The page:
action asserted.”). Therefore, if the Court finds a federally created cause of action on the face of
the plaintiff’s well-pleaded complaint, the Court may exercise federal question jurisdiction over
However, even if the court finds only state-created causes of action on the face of the
plaintiff’s well-pleaded complaint, “there is ‘a special and small category of cases in which arising
under jurisdiction still lies.’” Manning, 136 S. Ct. at 1569 (quoting Gunn, 568 U.S. at 258). To
determine whether a case falls within this special and small category, courts ask “does [the] statelaw claim necessarily raise a stated federal issue, actually disputed and substantial, which a federal
forum may entertain without disturbing any congressionally approved balance of federal and state
judicial responsibilities.” Grable & Sons Metal Products, Inc. v. Darue Eng’g & Mfg., 545 U.S.
308, 314 (2005). “That is, federal jurisdiction over a state law claim will lie if a federal issue is:
(1) necessarily raised, (2) actually disputed, (3) substantial, and (4) capable of resolution in federal
court without disrupting the federal-state balance approved by Congress.” Gunn, 568 U.S. at 258.
“Where all four of these requirements are met . . . jurisdiction is proper because there is a ‘serious
federal interest in claiming the advantages thought to be inherent in a federal forum,’ which can
be vindicated without disrupting Congress’s intended division of labor between state and federal
courts.” Gunn, 568 U.S. at 258 (quoting Grable, 545 U.S. at 313–14).
“Courts have an independent obligation to determine whether subject-matter jurisdiction
exists, even when no party challenges it.” Hertz Corp. v. Friend, 559 U.S. 77, 94 (2010) (citing
Arbaugh v. Y & H Corp., 546 U.S. 500, 514 (2006)); Fed. R. Civ. P. 12(h)(3) (“If the court
determines at any time that it lacks subject-matter jurisdiction, the court must dismiss the action.”).
Further, parties may raise objections to subject-matter jurisdiction at any time. Henderson v.
Shinseki, 562 U.S. 428, 434 (2011).
In its Motion to Dismiss, Radius presents the argument that the Court does not have subject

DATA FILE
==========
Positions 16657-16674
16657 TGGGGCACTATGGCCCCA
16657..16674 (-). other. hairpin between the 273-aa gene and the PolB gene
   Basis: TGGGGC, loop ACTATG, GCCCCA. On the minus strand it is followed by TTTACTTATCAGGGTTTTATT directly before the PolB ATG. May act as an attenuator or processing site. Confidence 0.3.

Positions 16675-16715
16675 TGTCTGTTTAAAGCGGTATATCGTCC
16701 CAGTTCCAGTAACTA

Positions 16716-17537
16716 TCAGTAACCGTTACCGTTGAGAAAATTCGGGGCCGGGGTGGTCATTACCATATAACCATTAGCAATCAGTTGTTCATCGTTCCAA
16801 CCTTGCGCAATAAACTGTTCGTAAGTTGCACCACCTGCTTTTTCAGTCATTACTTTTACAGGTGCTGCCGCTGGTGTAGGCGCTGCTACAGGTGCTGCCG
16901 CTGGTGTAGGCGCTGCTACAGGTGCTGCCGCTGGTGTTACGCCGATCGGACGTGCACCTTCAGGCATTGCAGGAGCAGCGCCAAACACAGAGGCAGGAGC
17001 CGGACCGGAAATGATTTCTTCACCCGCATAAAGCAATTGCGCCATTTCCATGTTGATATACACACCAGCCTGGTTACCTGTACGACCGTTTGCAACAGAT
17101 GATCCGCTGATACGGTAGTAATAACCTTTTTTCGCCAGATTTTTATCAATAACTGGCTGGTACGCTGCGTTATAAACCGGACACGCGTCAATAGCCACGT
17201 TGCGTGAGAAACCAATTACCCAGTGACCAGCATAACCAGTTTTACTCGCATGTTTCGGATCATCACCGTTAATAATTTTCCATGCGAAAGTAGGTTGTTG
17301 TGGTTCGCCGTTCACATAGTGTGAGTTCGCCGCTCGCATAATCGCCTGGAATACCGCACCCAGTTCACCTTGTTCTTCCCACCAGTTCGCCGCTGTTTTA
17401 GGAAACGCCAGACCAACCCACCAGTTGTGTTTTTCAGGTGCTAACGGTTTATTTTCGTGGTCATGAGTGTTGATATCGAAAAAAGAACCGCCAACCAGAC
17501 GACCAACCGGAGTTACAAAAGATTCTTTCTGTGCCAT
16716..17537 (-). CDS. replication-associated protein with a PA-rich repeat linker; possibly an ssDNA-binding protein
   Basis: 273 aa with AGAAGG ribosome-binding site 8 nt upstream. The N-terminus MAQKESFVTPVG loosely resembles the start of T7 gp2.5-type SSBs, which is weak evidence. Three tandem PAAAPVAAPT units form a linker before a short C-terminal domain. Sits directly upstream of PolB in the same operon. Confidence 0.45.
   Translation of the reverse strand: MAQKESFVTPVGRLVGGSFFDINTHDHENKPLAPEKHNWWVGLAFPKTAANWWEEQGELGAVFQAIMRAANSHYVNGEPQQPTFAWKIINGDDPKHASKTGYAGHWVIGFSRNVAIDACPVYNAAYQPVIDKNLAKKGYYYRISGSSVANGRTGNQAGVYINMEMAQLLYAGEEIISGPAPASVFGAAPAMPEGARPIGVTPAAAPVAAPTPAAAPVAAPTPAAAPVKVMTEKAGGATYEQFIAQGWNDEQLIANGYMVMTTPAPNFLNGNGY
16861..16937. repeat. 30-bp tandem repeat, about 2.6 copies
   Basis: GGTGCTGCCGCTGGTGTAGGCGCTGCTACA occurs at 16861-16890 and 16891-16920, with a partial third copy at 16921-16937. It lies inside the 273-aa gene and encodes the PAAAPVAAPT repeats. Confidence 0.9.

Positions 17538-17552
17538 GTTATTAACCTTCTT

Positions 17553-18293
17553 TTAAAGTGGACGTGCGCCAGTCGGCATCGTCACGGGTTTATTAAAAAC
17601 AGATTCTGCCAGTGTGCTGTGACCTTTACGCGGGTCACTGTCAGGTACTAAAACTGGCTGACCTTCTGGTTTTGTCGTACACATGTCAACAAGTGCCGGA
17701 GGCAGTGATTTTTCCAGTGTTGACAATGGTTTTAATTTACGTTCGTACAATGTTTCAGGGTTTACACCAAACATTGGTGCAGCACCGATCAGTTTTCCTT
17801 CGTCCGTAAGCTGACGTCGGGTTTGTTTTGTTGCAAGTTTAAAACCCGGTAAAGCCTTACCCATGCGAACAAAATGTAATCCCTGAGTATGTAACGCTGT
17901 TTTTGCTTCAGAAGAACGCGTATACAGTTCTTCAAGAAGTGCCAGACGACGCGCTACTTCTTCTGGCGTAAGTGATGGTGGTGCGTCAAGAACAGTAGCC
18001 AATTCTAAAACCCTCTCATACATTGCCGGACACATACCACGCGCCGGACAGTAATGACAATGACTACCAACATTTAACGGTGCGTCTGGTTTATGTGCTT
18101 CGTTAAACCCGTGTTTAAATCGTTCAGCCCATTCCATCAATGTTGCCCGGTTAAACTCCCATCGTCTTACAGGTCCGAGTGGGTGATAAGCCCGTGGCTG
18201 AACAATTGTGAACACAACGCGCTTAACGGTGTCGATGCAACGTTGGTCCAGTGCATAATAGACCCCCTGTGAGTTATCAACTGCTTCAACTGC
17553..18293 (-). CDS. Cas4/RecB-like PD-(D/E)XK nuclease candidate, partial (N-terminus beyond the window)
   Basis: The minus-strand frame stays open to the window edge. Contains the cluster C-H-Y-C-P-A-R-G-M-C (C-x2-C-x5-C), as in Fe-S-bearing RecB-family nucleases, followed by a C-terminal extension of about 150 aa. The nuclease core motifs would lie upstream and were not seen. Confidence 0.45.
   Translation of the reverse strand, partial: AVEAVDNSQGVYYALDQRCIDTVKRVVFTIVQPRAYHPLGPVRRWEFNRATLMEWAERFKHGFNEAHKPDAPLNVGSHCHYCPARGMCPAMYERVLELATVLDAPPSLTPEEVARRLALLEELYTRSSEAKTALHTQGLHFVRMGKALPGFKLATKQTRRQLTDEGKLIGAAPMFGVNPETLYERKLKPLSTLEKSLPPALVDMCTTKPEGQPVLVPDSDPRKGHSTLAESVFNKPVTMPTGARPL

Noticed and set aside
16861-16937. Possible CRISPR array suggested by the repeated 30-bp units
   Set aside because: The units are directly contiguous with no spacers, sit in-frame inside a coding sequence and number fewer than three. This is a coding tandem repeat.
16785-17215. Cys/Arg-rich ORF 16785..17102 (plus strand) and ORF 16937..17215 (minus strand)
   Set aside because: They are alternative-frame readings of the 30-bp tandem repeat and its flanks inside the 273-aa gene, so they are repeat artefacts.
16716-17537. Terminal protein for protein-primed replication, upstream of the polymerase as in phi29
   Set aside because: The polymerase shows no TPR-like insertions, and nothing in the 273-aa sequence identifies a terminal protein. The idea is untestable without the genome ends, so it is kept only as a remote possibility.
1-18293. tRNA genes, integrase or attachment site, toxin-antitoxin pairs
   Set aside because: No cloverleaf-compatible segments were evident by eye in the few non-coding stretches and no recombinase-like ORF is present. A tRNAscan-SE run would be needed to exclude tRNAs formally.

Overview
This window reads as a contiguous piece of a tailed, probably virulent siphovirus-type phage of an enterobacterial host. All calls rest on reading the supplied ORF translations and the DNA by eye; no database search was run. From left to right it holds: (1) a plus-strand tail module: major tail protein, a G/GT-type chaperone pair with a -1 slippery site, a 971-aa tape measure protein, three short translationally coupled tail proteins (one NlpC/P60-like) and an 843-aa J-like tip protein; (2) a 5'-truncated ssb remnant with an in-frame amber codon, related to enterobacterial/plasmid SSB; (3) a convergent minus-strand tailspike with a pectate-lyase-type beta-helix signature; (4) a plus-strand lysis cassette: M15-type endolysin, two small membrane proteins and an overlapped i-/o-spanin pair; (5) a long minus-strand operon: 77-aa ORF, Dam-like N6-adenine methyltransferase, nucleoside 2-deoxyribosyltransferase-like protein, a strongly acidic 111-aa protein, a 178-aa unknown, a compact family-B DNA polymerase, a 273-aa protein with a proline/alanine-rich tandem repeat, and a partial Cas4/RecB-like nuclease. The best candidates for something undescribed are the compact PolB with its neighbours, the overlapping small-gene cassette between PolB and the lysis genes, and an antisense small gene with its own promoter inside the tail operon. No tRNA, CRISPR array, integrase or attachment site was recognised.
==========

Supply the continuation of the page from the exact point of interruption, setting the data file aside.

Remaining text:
matter jurisdiction to hear this case because the TCPA as it existed on April 20, 2020, was
unconstitutional thus depriving the Court of subject matter jurisdiction (Dkt. #27 at p. 8).1
Radius argues that Barr v. Am. Ass’n of Political Consultants (AAPC), supports its positions that
the Court is without subject matter jurisdiction. 140 S. Ct. 2335 (2020).
Here, Cunningham brings a TCPA claim under the same provision as in Matrix Financial
Services. 4:19-CV-896, 2021 WL 1226618, at *3. Having failed to brief the Court on the issue of
The Court notes that the case was originally brought under federal question jurisdiction, and the Court will focus the
analysis accordingly. The parties do not suggest that the Court has diversity jurisdiction, and the Court finds that it
does not because the amount in controversy sought does not exceed the $75,000 threshold required under
28 U.S.C. § 1332.
subject matter jurisdiction, the Court finds it lacks subject matter jurisdiction for the same reasons
discussed in Matrix Financial Services. 4:19-CV-896, 2021 WL 1226618, at *11 (“. . . during that
stretch of time, § 227(b)(1)(A)(iii) had no legal effect. Seeing as the § 227(b)(1)(A)(iii) violations
[the plaintiff] alleges occurred during this time period, these statutory offenses are not
constitutionally sound—and are therefore inoperative. Considering that the federal question
forming the basis of the Court’s subject matter jurisdiction is no longer present, the Court must
dismiss this case for lack of subject matter jurisdiction.”) (citations omitted). Consequently, the
Court must dismiss Cunningham’s TCPA claim for lack of subject matter jurisdiction.
Radius does ask the Court to keep Cunningham’s state law claim under the Texas Business
and Commerce Code § 305.053 by exercising its supplemental jurisdiction over the claim.
“The general rule is that a court should decline to exercise jurisdiction over remaining state-law
claims when all federal-law claims are eliminated before trial . . . .” Brookshire Bros. Holding, Inc.
v. Dayco Products, Inc., 554 F.3d 595, 602 (5th Cir. 2009) (citation omitted). Despite Radius’s
urging, the Court declines to exercise supplemental jurisdiction to keep the remaining statelaw claim. With neither a remaining federal question claim nor a trial date set, the Court finds it
improper to retain the remaining claim.
It is therefore ORDERED that defendant Radius’ Motion to Dismiss Plaintiff’s Claim for
Lack of Subject Matter Jurisdiction or, Alternatively, for Summary Judgment (Dkt. #27) is hereby
GRANTED IN PART and DENIED IN PART.
PREJUDICE. All relief not previously granted is DENIED. The Clerk is directed to CLOSE this
SIGNED this 3rd day of June, 2021.
AMOS L. MAZZANT
UNITED STATES DISTRICT JUDGE